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(ĭrĭth`rəsīt'): see bloodblood,
fluid pumped by the heart that circulates throughout the body via the arteries, veins, and capillaries (see circulatory system; heart). An adult male of average size normally has about 6 quarts (5.6 liters) of blood.
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a red blood corpuscle, or cell, in man, the vertebrates, and some invertebrates (echinoderms). Erythrocytes transport oxygen from the lungs to the tissues, and carbon dioxide from the tissues to the lungs. They regulate the acid-base balance and maintain osmotic balance in the blood and tissues. In addition, amino acids and lipids are absorbed from the blood plasma, and transported to the tissues, by erythrocytes.

Mature mammalian and human erythrocytes lack the nucleus that is present in the early stages of their development—that is, in the erythroblasts. They have the shape of a biconcave disk. Erythrocytes consist mainly of the respiratory pigment hemoglobin, which is responsible for the red color of blood. The erythrocytes of birds, reptiles, amphibians, and fishes are nucleated. The erythroblasts’ actively functioning nuclei gradually become inactive in the course of the erythrocytes’ development; they can, however, be reactivated. At the same time, ribosomes and other constituents that participate in protein synthesis disappear from the cytoplasm. The cell (or plasma) membrane plays an important role by permitting the passage of gases, ions, and water in the erythrocytes. On the surface of the lipoprotein membrane are specific glycoprotein antigens, or agglutinogens—the blood group factors responsible for the agglutination of erythrocytes.

The efficient functioning of hemoglobin depends on the erythrocytes’ area of surface contact with the environment. The smaller the erythrocytes, the greater their total surface area. The lower invertebrates have large erythrocytes (measuring, for example, 70 micrometers in diameter in the caudate amphibian Amphiuma), and the higher vertebrates have smaller ones (4 micrometers in diameter in goats). Human erythrocytes vary in diameter from 7.2 to 7.5 micrometers.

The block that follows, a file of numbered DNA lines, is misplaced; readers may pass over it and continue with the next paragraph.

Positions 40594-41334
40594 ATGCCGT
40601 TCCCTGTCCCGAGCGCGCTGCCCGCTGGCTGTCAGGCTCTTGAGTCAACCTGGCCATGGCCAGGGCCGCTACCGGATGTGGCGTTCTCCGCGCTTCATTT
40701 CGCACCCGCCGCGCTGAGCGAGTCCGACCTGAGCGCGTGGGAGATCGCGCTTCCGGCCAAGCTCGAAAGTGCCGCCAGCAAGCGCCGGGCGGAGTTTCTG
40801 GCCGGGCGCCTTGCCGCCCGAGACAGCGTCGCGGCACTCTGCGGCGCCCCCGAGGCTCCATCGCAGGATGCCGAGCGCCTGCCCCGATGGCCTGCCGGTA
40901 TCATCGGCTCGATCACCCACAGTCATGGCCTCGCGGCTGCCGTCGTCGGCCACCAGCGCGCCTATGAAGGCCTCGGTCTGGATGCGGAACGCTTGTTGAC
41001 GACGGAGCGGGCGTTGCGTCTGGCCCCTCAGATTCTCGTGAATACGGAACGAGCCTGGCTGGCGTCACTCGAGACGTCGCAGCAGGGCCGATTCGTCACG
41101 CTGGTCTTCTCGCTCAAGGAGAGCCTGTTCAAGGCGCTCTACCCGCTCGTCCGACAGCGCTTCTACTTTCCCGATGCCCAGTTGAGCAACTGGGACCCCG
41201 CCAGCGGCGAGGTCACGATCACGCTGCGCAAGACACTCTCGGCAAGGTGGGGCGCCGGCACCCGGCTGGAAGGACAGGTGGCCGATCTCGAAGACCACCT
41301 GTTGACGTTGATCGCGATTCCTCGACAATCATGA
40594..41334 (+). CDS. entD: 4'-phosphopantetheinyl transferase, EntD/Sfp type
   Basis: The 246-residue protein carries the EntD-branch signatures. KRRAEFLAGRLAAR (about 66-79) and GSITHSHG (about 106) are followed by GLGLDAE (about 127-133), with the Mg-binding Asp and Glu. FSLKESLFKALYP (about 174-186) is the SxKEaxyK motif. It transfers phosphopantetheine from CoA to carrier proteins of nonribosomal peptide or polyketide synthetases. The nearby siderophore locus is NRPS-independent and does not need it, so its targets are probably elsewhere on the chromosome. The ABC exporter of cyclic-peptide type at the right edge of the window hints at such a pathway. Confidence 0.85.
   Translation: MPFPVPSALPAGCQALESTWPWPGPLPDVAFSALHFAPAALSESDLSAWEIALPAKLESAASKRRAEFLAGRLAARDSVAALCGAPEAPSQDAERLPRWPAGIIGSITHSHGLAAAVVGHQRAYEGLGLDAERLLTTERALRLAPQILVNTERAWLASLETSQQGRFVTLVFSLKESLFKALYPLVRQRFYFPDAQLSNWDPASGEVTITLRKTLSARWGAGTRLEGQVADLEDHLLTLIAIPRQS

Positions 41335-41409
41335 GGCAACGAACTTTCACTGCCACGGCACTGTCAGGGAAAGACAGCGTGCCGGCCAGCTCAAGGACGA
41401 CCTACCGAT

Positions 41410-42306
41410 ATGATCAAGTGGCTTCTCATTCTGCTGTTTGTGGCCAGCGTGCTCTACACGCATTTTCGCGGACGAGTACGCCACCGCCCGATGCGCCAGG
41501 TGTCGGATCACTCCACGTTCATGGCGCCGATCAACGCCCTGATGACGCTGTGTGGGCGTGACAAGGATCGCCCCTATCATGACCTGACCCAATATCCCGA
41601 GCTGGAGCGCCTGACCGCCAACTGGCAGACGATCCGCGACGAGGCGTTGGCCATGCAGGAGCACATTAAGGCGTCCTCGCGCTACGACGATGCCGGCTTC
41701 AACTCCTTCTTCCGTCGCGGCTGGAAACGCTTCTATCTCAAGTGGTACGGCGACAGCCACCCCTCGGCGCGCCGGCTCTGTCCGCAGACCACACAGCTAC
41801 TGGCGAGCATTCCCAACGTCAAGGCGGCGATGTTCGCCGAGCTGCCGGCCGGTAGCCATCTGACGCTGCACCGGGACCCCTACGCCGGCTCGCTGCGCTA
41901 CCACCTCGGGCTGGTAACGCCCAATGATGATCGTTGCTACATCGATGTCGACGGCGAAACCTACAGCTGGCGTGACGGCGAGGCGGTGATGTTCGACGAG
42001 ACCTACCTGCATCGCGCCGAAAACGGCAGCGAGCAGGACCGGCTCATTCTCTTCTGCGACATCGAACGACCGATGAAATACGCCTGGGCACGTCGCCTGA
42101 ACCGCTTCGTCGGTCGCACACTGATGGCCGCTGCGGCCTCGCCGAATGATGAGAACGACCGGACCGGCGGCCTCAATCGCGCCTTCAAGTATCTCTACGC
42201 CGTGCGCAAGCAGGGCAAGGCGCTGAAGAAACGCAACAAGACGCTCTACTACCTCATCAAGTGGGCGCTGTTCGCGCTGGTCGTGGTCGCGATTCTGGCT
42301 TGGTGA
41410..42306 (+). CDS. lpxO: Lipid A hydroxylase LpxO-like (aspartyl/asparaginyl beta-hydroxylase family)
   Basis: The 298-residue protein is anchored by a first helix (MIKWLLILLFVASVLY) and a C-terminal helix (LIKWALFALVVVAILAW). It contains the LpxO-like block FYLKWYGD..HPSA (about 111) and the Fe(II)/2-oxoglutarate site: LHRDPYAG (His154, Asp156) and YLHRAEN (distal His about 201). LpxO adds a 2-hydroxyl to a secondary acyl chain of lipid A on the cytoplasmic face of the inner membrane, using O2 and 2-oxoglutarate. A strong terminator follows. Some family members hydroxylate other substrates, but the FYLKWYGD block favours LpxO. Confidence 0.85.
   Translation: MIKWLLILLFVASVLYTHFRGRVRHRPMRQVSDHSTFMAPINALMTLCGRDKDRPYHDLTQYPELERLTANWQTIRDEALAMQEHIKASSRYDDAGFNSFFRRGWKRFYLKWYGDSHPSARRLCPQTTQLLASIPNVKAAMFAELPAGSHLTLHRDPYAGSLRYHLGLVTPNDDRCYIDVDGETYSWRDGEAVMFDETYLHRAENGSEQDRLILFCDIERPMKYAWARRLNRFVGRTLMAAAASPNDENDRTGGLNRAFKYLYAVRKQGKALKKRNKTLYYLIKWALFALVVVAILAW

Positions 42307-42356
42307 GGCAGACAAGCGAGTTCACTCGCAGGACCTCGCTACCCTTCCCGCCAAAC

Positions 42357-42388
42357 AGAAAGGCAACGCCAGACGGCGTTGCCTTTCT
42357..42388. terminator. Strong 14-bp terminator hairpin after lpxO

The number of erythrocytes in the blood normally remains constant, ranging from 4.5 to 5 million in 1 mm3 of human blood. The life-span of a human erythrocyte averages 125 days; approximately 2.5 million erythrocytes are formed and an equal number are destroyed every second. The total number decreases in anemia and increases in polycythemia. In the anemias, erythrocytes are found to change shape and size; they may be large (such as the megalocytes in Addison-Biermer anemia) or small, and they may, for example, be oval in shape (as in hemolytic anemia).



A type of blood cell that contains a nucleus in all vertebrates but humans and that has hemoglobin in the cytoplasm. Also known as red blood cell.


a blood cell of vertebrates that transports oxygen and carbon dioxide, combined with the red pigment haemoglobin, to and from the tissues
References in periodicals archive ?
In this condition, the erythrocyte membrane loses its stabilization and a chronic non-spherocytic anemia develops.
Effects of cold water swimming on blood rheological properties and composition of fatty acids in erythrocyte membranes of untrained older rats.
2+] permeable erythrocyte cation channels is still illdefined but presumably involves the transient receptor potential channel TRPC6 (Foller et al.
In as little as one day after the venipuncture, the sample collected in EDTA and kept at room temperature began to show significant degenerative changes in leukocyte and erythrocyte morphology.
24) The counts of erythrocyte, leucocyte, and platelet along with total hemoglobin content, which were depleted due to arsenic insult showed to be prevented on ALA supplementation.
The effect of mild diamide oxidation on the structure and function of human erythrocyte spectrin.
Erythrocyte micronuclei in Winter flounder (Pseudopleuronectes americanus): results of fields surveys during 1980-1988 from Virginia to Nova Scotia and in long Island sound.
Erythrocyte GSH was measured following the method of Beutler (1984) [15].
Collection of blood samples and isolation of erythrocyte membranes: Blood samples were obtained from 15 volunteers.
Blood in the EDTA tubes was used to determine haemoglobin (Hb) concentration, erythrocyte count and red cell indices by Haematology Analyser Sysmex KX -21.